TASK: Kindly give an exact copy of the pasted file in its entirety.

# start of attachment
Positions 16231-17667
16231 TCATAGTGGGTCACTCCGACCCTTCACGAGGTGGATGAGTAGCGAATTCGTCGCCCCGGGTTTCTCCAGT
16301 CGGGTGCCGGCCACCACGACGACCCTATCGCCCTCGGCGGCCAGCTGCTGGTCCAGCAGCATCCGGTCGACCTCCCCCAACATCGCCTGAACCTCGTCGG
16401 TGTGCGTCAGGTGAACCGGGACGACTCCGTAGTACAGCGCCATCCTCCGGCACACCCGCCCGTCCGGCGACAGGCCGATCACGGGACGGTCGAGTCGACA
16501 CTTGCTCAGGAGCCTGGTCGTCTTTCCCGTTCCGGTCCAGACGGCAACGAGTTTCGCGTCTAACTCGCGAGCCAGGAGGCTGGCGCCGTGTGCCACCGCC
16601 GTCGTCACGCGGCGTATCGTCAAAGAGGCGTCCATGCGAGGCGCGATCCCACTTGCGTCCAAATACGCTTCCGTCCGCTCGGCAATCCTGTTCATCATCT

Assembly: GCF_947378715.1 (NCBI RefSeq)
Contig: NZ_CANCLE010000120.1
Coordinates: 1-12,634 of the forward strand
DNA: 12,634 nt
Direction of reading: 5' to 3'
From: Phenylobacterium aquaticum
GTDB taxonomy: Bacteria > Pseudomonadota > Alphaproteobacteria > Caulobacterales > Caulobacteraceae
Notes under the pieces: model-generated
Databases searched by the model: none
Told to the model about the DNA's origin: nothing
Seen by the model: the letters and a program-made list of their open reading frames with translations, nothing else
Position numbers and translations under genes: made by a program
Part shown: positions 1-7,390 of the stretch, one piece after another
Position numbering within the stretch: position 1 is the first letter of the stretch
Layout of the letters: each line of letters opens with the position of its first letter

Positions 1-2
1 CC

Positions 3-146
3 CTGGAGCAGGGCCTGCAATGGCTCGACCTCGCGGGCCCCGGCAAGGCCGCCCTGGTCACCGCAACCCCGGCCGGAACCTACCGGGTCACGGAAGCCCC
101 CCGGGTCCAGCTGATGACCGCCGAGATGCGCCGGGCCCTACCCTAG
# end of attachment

Positions 16231-17667
16231 TCATAGTGGGTCACTCCGACCCTTCACGAGGTGGATGAGTAGCGAATTCGTCGCCCCGGGTTTCTCCAGT
16301 CGGGTGCCGGCCACCACGACGACCCTATCGCCCTCGGCGGCCAGCTGCTGGTCCAGCAGCATCCGGTCGACCTCCCCCAACATCGCCTGAACCTCGTCGG
16401 TGTGCGTCAGGTGAACCGGGACGACTCCGTAGTACAGCGCCATCCTCCGGCACACCCGCCCGTCCGGCGACAGGCCGATCACGGGACGGTCGAGTCGACA
16501 CTTGCTCAGGAGCCTGGTCGTCTTTCCCGTTCCGGTCCAGACGGCAACGAGTTTCGCGTCTAACTCGCGAGCCAGGAGGCTGGCGCCGTGTGCCACCGCC
16601 GTCGTCACGCGGCGTATCGTCAAAGAGGCGTCCATGCGAGGCGCGATCCCACTTGCGTCCAAATACGCTTCCGTCCGCTCGGCAATCCTGTTCATCATCT

Assembly: GCF_947378715.1 (NCBI RefSeq)
Contig: NZ_CANCLE010000120.1
Coordinates: 1-12,634 of the forward strand
DNA: 12,634 nt
Direction of reading: 5' to 3'
From: Phenylobacterium aquaticum
GTDB taxonomy: Bacteria > Pseudomonadota > Alphaproteobacteria > Caulobacterales > Caulobacteraceae
Notes under the pieces: model-generated
Databases searched by the model: none
Told to the model about the DNA's origin: nothing
Seen by the model: the letters and a program-made list of their open reading frames with translations, nothing else
Position numbers and translations under genes: made by a program
Part shown: positions 1-7,390 of the stretch, one piece after another
Position numbering within the stretch: position 1 is the first letter of the stretch
Layout of the letters: each line of letters opens with the position of its first letter

Positions 1-2
1 CC

Positions 3-146
3 CTGGAGCAGGGCCTGCAATGGCTCGACCTCGCGGGCCCCGGCAAGGCCGCCCTGGTCACCGCAACCCCGGCCGGAACCTACCGGGTCACGGAAGCCCC
101 CCGGGTCCAGCTGATGACCGCCGAGATGCGCCGGGCCCTACCCTAG